provide feedback on the rough draft. Remember, your rough draft must appear here as well as in the Rough Draft assignment.In your response posts, offer some constructive criticism to your classmates. Read through this webpage containing advice for putting together and receiving meaningful feedback.Use the questions below to make sure that you cover the multiple facets of a good peer review. You may include further information as well, but use these questions as a guide. Be sure to point out specific instances and examples of what is done well and what needs improvement.Does your peer provide adequate background and context for the subject that he or she is taking on? Before your peer’s position is made known, do you know enough about the topic that he or she is taking a stance upon?Is your peer’s thesis statement – naming the problem and its solution – made clear early on in the paper? What is the thesis statement? How could it be improved?Are your peer’s body paragraphs unified, coherent and developed? Do they have strong topic sentences and smooth transitions between paragraphs, and do they provide enough support from the sources he or she has chosen to use? How could your peer improve his or her body paragraphs?Is the problem clearly explained? Is the solution clearly explained and in order? Do you see any logical problems with how the solution is presented?Does your peer effectively use the research of others? Is the research cited and referenced properly? Are the sources credible ones?Does your peer effectively round out the paper, bringing it to a clear close? If not, how could your peer improve his or her conclusion?1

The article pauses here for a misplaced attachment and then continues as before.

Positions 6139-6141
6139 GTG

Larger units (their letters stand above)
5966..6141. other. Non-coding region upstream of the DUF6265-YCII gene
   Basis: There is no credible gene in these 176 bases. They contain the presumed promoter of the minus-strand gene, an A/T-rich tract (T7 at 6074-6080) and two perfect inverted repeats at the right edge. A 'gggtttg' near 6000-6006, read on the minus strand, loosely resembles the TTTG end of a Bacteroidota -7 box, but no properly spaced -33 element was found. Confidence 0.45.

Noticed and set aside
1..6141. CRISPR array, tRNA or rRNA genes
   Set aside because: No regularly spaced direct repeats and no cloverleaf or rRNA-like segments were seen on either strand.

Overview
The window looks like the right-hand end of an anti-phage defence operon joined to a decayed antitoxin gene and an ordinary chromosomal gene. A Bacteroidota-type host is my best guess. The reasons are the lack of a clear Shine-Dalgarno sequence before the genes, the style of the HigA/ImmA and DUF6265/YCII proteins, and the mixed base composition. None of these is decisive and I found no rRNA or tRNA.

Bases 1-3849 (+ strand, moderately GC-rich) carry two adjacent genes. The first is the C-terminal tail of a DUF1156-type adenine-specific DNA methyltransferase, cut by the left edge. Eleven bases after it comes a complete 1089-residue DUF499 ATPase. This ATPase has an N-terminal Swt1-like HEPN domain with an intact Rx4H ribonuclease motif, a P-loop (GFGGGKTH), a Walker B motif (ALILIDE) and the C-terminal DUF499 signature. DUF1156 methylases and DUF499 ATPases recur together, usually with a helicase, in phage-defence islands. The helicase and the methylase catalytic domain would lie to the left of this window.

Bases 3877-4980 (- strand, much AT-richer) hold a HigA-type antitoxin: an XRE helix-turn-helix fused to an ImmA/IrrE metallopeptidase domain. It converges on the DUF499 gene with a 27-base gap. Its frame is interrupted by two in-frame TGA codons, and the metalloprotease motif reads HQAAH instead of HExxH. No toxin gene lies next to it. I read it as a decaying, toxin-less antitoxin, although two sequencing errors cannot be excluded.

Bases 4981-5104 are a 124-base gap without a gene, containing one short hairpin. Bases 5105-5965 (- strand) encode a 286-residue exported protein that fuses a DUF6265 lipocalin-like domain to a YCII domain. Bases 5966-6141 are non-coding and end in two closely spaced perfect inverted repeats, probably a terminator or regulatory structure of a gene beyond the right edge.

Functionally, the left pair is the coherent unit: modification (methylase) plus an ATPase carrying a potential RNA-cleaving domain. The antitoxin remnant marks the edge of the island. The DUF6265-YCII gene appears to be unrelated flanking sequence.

PROBLEMS IN THE NURSING FIELD
PROBLEMS IN THE NURSING FIELD
CARLENA HESTER
ENGLISH 205
HONDROS COLLEGE
2
PROBLEMS IN THE NURSING FIELD
In a career involved with nursing, there will be easy and hard times. The easy times will
seem like a breeze and will make the job as painless as possible. But, when those rare hard times
roll around, they will make one of the best jobs seem like hell on Earth. Being a nurse means
campaigning and having all of the patient’s best interest at heart even when it may seem as if
nobody else does; this can be difficult at times, especially when one feels as if they are being
ignored, but you can not complain, you just continue advocating for a patient and their family,
until someone listens. Being a nurse also means long hours and very little rest, but this can be
even worse, and close to impossible, when there are little to no people to help cover shifts and
help with the patients. There are so many other things that make the work we do in the nursing
field more difficult for anyone who dares to try. Throughout the many experiences I have had as